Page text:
Movie critics are only human.
Try as they might, it’s impossible to filter out every bias while sharing their reviews. The best strive to do just that, though. They set aside grievances they may have about the filmmakers, stars and genre.
That’s for the best. Audiences care more about the quality of a given film than the critic’s personal views.
As an aside, this critic has given strong reviews to movies that don’t align with my worldview. Most recently, that happened with the comedy “Booksmart.” I’m no fan of Alec Baldwin’s frequent outbursts, either, but I’ll defend his talents all day long.
It’s why a confession aired on NPR’s “Pop Culture Happy Hour” podcast felt so dispiriting. And, in a way, suggests other critics may have followed a similar path while smiting the most talked about movie in ages.
The show’s critical quartet dug into “Joker” this week, revealing their woke bona fides with every statement. That wasn’t the issue, especially given the media source – NPR.
It’s what co-host Tasha Robinson said that revealed plenty about the current state of film journalism.
The NPR quartet proved equally disappointed by the film. That’s their right. Criticism remains a wholly subjective art.
It’s how co-host Tasha Robinson responded to the director’s recent comments that are worth noting.
Todd Phillips told Vanity Fair recently that his days crafting blockbuster comedies like “The Hangover” may be over. Why?
Phillips name checks our
And the box office numbers back him up.
NPR co-host clutched a sizable set of pearls in response.
“The self pity in that statement, in an environment where so many people are making tremendous comedy that isn’t his brand of cheap, slappy bro comedy … the self pity of that makes me see ‘Joker’ differently,” she said.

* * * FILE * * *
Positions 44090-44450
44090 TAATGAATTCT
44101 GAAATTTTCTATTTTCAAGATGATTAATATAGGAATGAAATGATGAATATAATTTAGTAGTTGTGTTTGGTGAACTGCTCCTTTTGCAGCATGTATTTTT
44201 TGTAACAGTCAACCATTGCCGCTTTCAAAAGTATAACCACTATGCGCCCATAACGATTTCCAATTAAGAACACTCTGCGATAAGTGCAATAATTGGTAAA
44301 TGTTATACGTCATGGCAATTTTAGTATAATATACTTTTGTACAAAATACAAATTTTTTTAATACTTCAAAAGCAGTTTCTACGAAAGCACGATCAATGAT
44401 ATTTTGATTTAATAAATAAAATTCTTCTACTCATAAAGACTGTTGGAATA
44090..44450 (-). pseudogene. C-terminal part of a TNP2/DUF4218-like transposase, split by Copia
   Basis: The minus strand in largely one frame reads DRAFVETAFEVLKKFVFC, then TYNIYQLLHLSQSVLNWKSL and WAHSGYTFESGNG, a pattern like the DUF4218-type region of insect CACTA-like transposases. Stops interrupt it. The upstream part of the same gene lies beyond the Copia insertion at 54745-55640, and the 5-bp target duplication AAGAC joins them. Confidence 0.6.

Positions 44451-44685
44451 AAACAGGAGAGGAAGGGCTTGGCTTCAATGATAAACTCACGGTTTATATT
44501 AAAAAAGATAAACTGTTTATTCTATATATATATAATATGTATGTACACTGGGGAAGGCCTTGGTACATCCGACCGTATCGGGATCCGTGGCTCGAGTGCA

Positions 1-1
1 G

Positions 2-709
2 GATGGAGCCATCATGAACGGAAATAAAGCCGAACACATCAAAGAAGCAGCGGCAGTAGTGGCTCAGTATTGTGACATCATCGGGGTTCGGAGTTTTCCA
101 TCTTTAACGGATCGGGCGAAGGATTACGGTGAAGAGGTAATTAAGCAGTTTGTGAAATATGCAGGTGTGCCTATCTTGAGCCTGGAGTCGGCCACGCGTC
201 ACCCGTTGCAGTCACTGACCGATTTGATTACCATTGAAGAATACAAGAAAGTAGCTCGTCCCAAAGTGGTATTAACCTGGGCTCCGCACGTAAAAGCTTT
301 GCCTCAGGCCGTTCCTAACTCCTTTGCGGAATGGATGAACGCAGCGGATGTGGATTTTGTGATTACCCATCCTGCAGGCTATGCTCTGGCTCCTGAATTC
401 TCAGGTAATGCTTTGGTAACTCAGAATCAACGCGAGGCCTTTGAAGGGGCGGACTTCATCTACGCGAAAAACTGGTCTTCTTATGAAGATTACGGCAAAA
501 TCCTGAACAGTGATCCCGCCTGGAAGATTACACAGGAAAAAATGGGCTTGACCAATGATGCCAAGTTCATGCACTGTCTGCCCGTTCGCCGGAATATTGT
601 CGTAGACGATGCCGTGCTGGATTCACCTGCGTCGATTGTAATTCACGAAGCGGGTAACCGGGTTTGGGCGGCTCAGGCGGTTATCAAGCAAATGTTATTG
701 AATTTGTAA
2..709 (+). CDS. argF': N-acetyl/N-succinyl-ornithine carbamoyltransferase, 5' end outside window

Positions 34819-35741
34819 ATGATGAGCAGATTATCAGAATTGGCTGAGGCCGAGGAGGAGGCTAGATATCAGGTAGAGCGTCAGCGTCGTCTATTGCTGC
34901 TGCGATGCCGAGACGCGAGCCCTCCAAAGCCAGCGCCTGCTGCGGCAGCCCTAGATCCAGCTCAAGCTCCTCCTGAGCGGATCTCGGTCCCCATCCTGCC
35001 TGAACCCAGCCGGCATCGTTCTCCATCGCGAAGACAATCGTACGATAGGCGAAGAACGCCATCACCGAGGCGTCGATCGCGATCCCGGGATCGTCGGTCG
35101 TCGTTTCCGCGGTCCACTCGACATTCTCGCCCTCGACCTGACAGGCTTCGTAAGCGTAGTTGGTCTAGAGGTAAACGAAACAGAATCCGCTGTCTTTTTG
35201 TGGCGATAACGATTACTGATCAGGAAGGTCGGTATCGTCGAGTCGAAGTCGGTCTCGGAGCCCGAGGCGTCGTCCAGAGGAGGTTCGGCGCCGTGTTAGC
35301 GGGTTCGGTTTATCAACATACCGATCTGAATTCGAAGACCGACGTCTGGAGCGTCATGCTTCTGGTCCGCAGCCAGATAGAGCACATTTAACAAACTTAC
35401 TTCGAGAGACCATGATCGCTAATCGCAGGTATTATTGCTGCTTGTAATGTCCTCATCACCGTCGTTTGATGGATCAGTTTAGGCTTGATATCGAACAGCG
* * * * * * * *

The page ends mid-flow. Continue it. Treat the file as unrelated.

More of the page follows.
Did her fellow critics chastise her for that pose? No. They cheer her on.
Co-host Linda Holmes is heard saying, “uh huh” in agreement as soon as she ties a director’s opinion to the film.
Robinson isn’t finished.
“There’s a heavy strain of self pity, of ‘why is the world such a terrible place to me .. everything that Todd Phillips says makes me see this movie differently and kind of takes away some of the power of it for me.
“Everything Todd Phillips says comes across as, ‘Why don’t you see my brilliance. Why don’t you see my vision? Why are you picking on me?’” she continued.
Now, imagine a critic slamming the latest Scarlett Johansson movie for her Planned Parenthood activism.
“I had a hard time seeing Johansson as a worthy character after seeing her disdain for the pro-life movement…”
The outrage would be palpable, and for good reason. At a time when movie moguls reveal their ugliest behaviors and stars are literally sliced out of films critics are tasked with pushing off-screen behavior out of their mind.
It’s a movie, and it should be given a fair, robust review. The vast array of artists, from the actors to the crew members, deserve nothing less.
Slamming a movie because the director doesn’t see comedy trends the same way you do is no grounds for rejecting a film.
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